(ADPnews) - Sep 21, 2010 - A bipartisan group of Senators has revived hopes that the US could end up with a nationwide renewable energy standard (RES), planning to introduce a bill today that will fulfil the industry's calls from 2012.
The legislation will be co-sponsored by Senators Jeff Bingaman, a New Mexico Democrat; Sam Brownback, a Kansas Republican, and possibly Susan Collins, a Maine Republican. Democrat Tom Udall, the other New Mexico senator, and Democrat Byron Dorgan of North Dakota may also sign on.
The US has so far made a number of thwarted attempts at passing a national RES. Most recently, such a provision was scrapped from a much broader climate change bill to ensure passage through Senate. Still, Republicans balked at a proposal in the pared-down bill to waive the USD 75 million (EUR 57m) cap on offshore oil spill damages in the wake of the Gulf of Mexico oil spill, arguing such a move would drive investments away from the region, thus deepening US dependence on foreign oil.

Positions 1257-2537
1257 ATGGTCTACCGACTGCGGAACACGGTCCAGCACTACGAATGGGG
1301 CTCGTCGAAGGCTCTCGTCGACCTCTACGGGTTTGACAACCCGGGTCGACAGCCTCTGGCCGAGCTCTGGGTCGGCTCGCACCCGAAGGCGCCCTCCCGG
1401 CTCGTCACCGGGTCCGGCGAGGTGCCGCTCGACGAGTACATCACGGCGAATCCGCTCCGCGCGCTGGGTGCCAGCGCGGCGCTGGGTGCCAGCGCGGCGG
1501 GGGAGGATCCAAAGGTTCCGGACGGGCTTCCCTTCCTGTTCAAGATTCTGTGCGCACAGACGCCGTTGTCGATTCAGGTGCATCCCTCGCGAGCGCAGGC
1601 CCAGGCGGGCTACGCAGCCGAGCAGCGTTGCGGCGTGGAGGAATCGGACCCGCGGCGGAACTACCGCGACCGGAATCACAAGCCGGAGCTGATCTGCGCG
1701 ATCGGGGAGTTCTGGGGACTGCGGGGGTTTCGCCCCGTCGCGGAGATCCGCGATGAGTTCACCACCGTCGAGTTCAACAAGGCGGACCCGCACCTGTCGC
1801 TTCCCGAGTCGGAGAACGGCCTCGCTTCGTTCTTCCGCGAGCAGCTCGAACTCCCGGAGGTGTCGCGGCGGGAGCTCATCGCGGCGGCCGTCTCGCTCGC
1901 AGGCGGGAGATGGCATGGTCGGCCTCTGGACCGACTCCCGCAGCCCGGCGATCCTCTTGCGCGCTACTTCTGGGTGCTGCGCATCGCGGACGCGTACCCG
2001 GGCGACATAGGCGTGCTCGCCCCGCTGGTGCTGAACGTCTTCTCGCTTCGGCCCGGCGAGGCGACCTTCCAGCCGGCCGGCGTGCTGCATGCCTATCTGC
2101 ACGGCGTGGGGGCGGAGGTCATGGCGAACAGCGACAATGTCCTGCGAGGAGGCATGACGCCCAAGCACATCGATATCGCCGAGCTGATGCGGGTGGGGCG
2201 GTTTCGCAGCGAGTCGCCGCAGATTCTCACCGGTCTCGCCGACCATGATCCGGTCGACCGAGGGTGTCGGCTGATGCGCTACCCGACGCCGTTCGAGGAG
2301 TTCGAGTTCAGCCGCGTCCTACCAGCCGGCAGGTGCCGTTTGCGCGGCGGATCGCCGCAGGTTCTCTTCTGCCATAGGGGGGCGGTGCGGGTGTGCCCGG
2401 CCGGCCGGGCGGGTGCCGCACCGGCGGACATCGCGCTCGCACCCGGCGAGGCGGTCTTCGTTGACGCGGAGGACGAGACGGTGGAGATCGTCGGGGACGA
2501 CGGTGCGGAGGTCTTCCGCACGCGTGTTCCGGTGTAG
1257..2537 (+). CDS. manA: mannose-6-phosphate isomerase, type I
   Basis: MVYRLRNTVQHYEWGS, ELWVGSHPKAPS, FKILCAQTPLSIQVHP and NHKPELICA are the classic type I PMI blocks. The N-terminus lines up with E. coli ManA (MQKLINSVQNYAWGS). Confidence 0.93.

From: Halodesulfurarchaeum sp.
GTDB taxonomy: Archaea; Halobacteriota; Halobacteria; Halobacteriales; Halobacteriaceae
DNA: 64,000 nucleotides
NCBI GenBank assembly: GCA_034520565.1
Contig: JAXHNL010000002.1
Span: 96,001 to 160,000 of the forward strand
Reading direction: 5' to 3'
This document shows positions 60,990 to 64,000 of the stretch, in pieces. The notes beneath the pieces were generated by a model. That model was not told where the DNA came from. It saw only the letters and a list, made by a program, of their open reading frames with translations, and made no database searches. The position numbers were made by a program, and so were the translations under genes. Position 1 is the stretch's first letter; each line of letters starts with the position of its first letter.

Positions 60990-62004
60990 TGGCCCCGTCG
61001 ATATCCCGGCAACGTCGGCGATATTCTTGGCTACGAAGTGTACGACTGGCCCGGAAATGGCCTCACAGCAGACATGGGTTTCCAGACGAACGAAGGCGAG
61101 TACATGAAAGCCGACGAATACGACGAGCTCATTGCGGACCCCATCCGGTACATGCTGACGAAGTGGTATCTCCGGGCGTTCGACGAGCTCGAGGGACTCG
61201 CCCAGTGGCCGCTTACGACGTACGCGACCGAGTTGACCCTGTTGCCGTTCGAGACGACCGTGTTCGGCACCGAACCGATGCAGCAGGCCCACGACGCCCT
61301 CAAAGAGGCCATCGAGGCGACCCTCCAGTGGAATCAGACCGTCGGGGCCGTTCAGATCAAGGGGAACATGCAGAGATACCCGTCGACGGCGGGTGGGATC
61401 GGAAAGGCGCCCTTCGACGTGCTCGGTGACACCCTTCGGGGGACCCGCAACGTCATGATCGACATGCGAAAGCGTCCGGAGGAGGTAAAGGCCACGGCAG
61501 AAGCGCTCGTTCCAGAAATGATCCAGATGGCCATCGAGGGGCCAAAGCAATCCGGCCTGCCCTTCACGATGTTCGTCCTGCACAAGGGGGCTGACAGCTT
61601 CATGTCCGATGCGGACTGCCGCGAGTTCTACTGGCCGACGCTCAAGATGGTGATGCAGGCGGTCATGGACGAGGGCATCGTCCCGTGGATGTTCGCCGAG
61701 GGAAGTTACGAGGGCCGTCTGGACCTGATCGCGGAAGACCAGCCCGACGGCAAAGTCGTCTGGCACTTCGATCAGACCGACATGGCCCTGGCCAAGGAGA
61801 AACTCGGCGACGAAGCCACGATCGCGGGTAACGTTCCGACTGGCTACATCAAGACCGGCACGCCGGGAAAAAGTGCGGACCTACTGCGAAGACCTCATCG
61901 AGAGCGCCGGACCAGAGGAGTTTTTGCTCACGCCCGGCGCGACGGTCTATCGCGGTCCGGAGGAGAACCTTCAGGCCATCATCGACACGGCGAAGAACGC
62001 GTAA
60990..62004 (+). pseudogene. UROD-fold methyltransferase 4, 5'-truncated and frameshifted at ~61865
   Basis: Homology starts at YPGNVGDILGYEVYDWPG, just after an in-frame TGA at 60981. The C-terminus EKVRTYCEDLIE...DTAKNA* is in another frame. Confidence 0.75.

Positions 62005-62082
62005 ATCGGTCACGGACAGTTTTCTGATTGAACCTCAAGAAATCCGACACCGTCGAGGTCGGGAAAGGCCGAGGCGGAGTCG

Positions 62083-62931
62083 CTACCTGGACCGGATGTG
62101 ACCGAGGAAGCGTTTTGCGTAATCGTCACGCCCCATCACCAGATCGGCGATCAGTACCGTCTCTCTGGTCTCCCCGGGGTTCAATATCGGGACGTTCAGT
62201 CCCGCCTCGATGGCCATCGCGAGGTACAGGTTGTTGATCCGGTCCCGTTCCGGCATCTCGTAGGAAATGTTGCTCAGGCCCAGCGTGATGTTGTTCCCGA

Now the new Bingaman-Brownback bill would be stand-alone, possibly bolstering its chances of scraping through a floor vote this year.
The US renewable energy industry has voiced numerous calls for the introduction of a nationwide RES but lawmakers have so far turned a deaf ear to the appeals and warnings that thousands of green-collar jobs are in jeopardy.
"A refusal to pass an RES is an attack on every American worker and consumer," Denise Bode, chief executive of the American Wind Energy Association (AWEA), said at end-July. "Not passing an RES endangers at least 360,000 jobs: 85,000 currently employed in the wind industry and the potential 274,000 additional jobs created by an RES."
A national RES would also beef up market security for investors. Although more than 30 US states have already moved to set their own RES, the absence of a nationwide mandate has taken its toll on the industry.